In one of his first moves after being sworn in, Democrat Kentucky Governor Andy Beshear has restored voting rights to over 140k felons.
A lot of emotions as Gov. Beshear welcomes convicted felons to join him as he signs the executive order. It will restore rights to more than 140,000 people in Kentucky. @LEX18News pic.twitter.com/WcelotOTco
— Eleanor Buckley (@elbuckleyTV) December 12, 2019
Per Axios, Iowa is now the only state in the country with a lifetime ban on voting for anyone convicted of a felony. Convicted felons in Kentucky previously had to seek clemency from the governor on an individual basis.
- The League of Women Voters of Kentucky issued a report in January that some 312,000 people feel disenfranchised because of felony convictions.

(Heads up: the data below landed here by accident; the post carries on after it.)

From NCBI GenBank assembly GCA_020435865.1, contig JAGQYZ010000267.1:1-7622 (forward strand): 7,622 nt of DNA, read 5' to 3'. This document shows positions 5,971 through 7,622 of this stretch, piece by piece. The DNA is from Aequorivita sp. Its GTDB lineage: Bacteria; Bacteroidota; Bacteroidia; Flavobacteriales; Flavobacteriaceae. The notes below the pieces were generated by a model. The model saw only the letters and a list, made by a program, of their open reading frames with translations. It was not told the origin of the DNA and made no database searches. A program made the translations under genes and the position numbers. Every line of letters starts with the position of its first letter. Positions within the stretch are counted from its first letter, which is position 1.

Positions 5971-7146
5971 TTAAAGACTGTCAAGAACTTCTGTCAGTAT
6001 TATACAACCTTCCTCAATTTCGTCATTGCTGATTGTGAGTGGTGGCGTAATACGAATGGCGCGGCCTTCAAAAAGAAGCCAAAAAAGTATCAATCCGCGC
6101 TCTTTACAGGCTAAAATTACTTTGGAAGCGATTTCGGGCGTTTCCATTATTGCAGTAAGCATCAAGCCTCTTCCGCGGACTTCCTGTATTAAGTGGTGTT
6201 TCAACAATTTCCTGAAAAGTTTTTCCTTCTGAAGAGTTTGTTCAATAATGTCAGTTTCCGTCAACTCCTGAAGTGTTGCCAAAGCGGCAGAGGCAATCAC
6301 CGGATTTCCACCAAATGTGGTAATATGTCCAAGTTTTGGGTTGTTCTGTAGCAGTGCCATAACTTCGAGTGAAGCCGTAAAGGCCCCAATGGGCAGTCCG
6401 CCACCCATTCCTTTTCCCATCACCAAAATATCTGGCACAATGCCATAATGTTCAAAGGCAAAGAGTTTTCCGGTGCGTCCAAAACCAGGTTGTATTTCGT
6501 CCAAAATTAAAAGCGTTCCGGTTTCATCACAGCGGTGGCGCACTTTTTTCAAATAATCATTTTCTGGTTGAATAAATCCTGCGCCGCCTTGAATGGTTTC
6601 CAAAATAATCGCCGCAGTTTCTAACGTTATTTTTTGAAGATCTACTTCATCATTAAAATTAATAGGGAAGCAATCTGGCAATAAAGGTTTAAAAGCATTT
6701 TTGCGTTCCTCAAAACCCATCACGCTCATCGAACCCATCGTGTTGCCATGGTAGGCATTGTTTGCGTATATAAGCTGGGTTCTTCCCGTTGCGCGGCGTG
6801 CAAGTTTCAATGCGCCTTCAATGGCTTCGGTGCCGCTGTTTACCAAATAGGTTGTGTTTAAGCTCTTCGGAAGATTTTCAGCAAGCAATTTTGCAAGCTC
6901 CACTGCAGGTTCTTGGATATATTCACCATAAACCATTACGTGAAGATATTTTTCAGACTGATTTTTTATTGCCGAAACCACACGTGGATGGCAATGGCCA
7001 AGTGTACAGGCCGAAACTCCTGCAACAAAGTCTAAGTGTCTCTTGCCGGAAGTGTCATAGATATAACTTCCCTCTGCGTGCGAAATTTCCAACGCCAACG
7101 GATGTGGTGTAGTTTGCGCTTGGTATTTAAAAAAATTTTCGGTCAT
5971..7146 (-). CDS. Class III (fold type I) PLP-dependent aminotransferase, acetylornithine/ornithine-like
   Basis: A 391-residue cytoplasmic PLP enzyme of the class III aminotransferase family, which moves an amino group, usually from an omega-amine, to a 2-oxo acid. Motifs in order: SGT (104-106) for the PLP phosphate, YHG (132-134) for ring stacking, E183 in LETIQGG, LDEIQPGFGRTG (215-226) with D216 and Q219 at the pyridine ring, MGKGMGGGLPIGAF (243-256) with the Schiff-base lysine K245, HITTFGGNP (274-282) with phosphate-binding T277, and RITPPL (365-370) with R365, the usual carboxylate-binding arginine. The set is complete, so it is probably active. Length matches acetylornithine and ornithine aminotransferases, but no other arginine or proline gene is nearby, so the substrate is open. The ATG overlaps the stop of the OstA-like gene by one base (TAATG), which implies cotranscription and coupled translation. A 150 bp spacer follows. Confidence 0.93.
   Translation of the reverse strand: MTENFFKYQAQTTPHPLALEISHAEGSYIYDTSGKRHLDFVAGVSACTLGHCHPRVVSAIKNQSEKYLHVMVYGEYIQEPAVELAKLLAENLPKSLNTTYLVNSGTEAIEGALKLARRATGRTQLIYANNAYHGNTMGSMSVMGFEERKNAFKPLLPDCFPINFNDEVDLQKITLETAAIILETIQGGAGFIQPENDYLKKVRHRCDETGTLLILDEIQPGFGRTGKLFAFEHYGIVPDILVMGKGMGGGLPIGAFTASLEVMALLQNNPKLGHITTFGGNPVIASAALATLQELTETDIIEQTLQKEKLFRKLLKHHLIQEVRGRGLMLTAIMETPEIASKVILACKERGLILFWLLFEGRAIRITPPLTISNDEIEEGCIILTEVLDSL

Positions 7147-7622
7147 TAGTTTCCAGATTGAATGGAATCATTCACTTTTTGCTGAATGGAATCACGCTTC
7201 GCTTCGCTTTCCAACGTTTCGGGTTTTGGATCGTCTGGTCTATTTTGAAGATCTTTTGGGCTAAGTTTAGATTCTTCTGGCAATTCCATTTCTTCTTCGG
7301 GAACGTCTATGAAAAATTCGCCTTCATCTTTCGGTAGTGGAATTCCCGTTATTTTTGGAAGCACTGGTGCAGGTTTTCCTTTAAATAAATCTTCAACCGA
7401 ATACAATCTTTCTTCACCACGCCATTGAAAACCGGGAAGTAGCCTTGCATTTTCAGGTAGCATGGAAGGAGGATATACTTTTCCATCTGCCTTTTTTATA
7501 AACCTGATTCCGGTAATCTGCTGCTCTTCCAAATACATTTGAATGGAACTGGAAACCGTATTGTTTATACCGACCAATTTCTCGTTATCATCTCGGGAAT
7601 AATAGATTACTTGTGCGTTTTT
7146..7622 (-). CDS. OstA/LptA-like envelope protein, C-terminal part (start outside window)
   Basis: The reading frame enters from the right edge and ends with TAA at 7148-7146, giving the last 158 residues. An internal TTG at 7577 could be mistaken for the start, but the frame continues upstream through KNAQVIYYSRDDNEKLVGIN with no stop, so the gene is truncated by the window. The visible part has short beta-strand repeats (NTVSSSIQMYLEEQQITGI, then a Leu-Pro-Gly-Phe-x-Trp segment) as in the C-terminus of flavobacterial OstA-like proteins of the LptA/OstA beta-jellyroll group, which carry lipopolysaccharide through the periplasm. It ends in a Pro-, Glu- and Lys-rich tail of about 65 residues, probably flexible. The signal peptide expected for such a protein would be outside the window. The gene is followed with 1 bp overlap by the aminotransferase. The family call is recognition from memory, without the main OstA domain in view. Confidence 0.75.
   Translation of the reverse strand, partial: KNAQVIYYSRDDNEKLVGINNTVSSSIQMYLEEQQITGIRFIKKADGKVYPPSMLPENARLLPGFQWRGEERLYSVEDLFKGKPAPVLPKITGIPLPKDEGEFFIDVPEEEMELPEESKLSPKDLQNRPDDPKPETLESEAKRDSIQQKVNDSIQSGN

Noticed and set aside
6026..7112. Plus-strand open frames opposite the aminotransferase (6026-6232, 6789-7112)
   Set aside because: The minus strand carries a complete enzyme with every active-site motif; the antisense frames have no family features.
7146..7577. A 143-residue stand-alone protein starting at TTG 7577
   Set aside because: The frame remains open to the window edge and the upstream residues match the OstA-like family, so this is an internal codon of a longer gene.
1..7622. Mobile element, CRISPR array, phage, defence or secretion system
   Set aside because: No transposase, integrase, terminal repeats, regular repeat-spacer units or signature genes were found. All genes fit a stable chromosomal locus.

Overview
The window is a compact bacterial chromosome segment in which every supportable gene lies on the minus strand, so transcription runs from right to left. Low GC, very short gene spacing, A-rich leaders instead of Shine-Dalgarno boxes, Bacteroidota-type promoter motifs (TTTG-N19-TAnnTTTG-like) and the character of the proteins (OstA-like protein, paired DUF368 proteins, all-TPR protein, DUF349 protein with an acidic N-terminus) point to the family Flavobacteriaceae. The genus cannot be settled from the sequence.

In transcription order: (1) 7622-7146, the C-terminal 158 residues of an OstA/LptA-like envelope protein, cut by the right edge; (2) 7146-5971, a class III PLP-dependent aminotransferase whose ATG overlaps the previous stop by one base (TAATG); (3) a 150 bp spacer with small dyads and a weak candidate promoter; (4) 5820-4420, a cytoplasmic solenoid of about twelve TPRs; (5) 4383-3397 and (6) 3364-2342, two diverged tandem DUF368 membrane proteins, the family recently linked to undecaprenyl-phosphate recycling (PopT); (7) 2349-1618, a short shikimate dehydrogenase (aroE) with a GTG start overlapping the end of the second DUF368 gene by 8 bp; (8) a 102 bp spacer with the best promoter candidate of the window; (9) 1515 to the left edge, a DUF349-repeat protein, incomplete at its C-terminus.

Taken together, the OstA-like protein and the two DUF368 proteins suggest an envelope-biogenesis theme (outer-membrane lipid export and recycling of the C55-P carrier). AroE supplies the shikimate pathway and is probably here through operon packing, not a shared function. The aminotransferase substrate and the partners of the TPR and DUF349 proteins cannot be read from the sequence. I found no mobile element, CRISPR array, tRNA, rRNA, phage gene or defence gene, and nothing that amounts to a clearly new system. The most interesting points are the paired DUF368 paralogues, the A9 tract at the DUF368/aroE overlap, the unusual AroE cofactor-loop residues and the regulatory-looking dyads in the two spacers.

Between the lines: Beshear appears to be following in his father’s footsteps, former Gov. Steve Beshear (D), who signed an executive order just before leaving office in 2015 to restore voting rights to more than 100,00 convicted felons.
- That order would’ve applied to those who’d “completed their sentences and paid all of their court-ordered restitution,” but his successor, former Gov. Matt Bevin (R), suspended the order days after taking office, per the Lexington Herald-Leader.
What he’s saying: Kentucky’s new governor explained his decision during his inaugural address, saying his faith “teaches me to treat others with dignity and respect.”
- “My faith also teaches me forgiveness,” he said. “That’s why on Thursday I will sign an executive order restoring voting rights to over 100,000 men and women who have done wrong in the past but are doing right now. They deserve to participate in our great democracy.”